One of the polarities every minister must navigate is between ministry within the congregation and ministry in the surrounding community.
Is the minister called to serve the members of the local church exclusively, or is there a larger call to a “parish” that includes all those who live in the geographical reach of the congregation?
John Wesley famously wrote, “I look upon all the world as my parish.” In another era, being the “village priest” conveyed an approachability by the minister to all those in the community.
Not only were ministers called to minister to the literal members of the parish church, but to all of those in need in their village or community.
Today, healthy ministers attempt to manage the two polarities by giving attention to local congregants, but also keeping an eye open to the needs of the larger community in which they live.
Some local ministers become immersed in their community and are as well known in their local school system, among nonprofits, at the coffee shop or in the business community as they are in the halls of the church building.
In the 21st-century local church, such a dual missional identity is critical for a minister and congregation. Sadly, I fear we have allowed some bad habits and unhealthy expectations to dilute the power of this model.
Specifically, too many clergy focus their ministry exclusively upon their congregants. All of their energy and attention is given to those on the church roll or potentially on that roll.
They visit, work with, pray for and generally associate only with church members and their loved ones.
If they happen to engage their community, it is simply as a means to pull people into their church. Sadly, the reason is this is exactly what congregations demand from their minister.
While giving lip service to ministering to the community, in reality they hire a minister or staff to care for them and their needs. Pastors are there to serve their members. Age group ministers are expected to give the biological children of the congregation their full and undivided attention.
Members expect to be visited, remembered, acknowledged and generally treated with focused attention from their church staff. The prevailing attitude is “membership has its privileges.”
Such a relationship between minister and congregation breeds dysfunction and poor spiritual health.
Practicing only the half of the gospel imperative that invites us to love one another while ignoring the command to love the world produces an inwardly focused church that becomes increasingly irrelevant and cut off from reality.
Ministers in such churches are under constant pressure, much like a concierge at a hotel, to provide for and to meet the needs and expectations of their members. The result is a minister who is relatively invisible beyond the church walls, and a church that melts into the background of a community.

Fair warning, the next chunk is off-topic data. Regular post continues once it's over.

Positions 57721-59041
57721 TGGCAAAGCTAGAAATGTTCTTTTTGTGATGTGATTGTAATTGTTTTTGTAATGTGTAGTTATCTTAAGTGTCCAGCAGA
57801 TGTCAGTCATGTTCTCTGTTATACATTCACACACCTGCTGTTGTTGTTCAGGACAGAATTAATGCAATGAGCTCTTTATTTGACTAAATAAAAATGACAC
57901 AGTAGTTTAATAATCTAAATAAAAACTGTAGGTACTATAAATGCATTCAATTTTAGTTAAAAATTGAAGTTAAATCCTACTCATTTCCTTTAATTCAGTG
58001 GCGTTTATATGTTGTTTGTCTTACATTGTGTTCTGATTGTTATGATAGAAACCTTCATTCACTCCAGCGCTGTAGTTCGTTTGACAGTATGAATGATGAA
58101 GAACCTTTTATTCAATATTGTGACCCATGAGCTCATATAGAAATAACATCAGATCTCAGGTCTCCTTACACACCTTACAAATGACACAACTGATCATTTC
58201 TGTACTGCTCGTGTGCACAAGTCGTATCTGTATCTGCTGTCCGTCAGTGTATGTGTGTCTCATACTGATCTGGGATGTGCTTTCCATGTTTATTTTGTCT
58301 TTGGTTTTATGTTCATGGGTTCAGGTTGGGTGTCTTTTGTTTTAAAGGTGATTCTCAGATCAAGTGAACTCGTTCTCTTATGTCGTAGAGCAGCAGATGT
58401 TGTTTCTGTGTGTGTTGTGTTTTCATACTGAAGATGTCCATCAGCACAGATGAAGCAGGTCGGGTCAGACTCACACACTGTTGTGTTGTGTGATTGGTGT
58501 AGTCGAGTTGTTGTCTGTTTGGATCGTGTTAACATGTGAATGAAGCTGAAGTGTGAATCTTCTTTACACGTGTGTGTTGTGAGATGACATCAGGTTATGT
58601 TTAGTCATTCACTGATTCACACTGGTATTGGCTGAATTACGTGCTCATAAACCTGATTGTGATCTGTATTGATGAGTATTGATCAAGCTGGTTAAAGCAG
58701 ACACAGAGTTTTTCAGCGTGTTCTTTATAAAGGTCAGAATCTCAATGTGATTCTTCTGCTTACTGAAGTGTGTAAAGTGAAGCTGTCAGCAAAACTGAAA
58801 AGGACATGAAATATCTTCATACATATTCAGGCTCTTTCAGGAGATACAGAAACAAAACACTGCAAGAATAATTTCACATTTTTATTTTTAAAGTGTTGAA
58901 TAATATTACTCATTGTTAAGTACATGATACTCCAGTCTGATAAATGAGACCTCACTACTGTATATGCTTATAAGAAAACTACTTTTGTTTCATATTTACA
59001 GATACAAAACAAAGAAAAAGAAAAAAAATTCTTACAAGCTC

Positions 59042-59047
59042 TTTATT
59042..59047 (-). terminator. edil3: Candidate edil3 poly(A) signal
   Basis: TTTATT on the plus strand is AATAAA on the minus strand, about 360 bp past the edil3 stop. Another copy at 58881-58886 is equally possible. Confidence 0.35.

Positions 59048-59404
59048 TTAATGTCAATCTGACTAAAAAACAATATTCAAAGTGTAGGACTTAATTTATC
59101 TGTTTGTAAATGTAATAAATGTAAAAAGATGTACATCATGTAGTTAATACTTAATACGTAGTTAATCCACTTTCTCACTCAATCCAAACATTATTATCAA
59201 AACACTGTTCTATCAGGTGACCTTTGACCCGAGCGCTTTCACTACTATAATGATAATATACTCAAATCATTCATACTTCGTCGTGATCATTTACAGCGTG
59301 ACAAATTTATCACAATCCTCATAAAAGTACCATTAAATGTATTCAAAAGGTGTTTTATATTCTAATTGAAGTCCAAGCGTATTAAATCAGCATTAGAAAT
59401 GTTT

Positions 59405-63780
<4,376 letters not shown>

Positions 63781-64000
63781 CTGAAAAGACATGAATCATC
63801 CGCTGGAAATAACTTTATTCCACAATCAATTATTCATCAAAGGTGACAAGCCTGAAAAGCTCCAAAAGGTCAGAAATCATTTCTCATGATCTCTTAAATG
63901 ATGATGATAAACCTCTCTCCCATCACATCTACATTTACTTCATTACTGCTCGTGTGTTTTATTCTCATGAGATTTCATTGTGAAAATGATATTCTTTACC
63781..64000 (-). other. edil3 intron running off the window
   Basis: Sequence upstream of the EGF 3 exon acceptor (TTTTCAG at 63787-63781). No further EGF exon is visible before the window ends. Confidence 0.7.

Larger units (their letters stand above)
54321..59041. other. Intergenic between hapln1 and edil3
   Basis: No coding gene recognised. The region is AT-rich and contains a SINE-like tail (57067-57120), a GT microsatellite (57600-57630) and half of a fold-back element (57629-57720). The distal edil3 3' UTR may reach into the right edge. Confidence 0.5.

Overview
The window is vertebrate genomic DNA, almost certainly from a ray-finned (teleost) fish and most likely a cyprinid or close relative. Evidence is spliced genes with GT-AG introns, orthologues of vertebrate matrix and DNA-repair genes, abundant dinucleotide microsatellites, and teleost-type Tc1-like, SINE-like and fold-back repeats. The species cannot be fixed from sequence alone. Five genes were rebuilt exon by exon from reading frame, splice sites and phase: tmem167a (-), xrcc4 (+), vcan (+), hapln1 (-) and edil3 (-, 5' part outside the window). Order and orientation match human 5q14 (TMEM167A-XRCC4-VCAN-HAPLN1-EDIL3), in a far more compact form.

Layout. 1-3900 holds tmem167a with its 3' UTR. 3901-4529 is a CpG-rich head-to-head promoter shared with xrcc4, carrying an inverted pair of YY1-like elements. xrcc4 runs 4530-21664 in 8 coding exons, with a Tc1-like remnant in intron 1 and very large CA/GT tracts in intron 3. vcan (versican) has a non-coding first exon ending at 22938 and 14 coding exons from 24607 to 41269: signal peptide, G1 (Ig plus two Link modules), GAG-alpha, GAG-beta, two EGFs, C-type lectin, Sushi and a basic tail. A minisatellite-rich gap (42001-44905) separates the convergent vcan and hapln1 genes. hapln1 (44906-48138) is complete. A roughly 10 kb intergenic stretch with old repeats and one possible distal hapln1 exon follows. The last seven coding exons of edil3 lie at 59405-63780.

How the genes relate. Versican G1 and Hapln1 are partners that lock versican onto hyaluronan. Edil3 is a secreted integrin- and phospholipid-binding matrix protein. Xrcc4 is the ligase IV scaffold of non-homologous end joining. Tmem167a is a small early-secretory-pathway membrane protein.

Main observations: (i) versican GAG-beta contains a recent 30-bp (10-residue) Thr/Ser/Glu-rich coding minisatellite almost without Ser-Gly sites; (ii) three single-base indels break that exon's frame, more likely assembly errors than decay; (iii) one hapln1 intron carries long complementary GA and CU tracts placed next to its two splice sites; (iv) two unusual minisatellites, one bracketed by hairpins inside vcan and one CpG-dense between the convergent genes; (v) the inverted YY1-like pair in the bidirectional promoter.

Such churches are largely overlooked when issues or concerns arise in the community because they are too self-absorbed to be noticed.
Life in the post-Christian era of American culture begs for a more balanced model. Ministers and churches must take seriously the call to be salt and light in a world desperate for both.
Rather than retreat to our fortress facilities and cast judgment upon the world, we are called to immerse ourselves in our community and show by our words and our actions the difference Christ can and does make.
Unfortunately, many communities are openly skeptical of our churches. We are often best known for what we oppose or those we disdain. Seen as an economic drain upon the tax base, our very existence is questioned by those who question whether we actually add value to our surroundings.
Healthy churches wrestle with this complex polarity. They expect, and even insist, that their ministers give attention to those in the community who may never darken the door of the church building.
To do that, they accept that their minister may not be available to meet every need or whim of his or her congregants. Thus, they mobilize their membership to collaborate in ministry, rather than expect their minister or ministers to do it all.
One church I know took a first step toward better balance by writing into the job descriptions of every minister that they will devote one-half day a week to minister in their community away from their church.
Some do this through recreation, some through fellowship, some by volunteering at a school or hospital, some in other extremely creative ways.
The result has been a surge in recognition by all the congregation of each member’s dual responsibility to love one another and to love the world as God does.
If you agree that all of your city or community is your parish, then make that a meaningful part of your identity. Your community is waiting for you.
Bill Wilson is president of the Center for Congregational Health in Winston-Salem, N.C.
Bill Wilson is president of the Center for Healthy Churches (CHC) housed at Belmont University in Nashville, Tennessee.